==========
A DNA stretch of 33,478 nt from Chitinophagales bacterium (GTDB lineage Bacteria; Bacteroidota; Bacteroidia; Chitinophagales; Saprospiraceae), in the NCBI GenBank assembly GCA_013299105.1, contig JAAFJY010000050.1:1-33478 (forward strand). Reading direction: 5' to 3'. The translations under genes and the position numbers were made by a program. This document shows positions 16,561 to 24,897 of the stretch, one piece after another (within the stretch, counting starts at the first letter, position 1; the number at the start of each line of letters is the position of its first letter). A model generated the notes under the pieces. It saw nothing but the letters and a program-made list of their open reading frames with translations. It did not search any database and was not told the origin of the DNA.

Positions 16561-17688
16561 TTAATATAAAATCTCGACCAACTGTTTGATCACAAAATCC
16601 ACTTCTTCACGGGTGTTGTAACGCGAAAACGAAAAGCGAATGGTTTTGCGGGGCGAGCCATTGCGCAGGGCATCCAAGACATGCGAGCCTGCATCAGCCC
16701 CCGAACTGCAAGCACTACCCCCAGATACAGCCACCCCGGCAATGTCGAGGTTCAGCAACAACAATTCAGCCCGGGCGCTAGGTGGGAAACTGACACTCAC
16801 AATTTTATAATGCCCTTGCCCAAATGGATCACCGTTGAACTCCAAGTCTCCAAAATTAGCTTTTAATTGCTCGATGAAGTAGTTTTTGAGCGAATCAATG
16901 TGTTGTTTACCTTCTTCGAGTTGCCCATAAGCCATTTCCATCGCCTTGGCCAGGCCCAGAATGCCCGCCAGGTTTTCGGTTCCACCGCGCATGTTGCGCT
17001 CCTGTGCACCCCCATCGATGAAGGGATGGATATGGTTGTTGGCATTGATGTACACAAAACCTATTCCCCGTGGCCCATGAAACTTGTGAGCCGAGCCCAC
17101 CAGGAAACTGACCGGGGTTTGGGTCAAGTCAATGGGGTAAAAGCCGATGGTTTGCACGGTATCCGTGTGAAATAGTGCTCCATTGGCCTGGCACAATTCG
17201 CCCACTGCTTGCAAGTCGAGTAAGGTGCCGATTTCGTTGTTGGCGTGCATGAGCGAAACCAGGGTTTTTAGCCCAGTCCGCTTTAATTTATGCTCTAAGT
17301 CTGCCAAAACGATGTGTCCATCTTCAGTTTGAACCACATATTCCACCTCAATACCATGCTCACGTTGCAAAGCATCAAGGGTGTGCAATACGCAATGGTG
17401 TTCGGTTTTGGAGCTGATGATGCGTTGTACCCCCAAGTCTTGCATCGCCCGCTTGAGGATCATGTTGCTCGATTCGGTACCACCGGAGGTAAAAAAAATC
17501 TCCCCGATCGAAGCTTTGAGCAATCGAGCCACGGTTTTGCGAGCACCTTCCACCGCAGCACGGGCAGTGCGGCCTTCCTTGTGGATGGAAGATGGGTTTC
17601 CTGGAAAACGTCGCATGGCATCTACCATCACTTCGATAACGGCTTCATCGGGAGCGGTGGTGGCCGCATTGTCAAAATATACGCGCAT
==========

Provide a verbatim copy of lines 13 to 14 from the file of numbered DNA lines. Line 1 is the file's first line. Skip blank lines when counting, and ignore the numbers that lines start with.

17501 TCCCCGATCGAAGCTTTGAGCAATCGAGCCACGGTTTTGCGAGCACCTTCCACCGCAGCACGGGCAGTGCGGCCTTCCTTGTGGATGGAAGATGGGTTTC
17601 CTGGAAAACGTCGCATGGCATCTACCATCACTTCGATAACGGCTTCATCGGGAGCGGTGGTGGCCGCATTGTCAAAATATACGCGCAT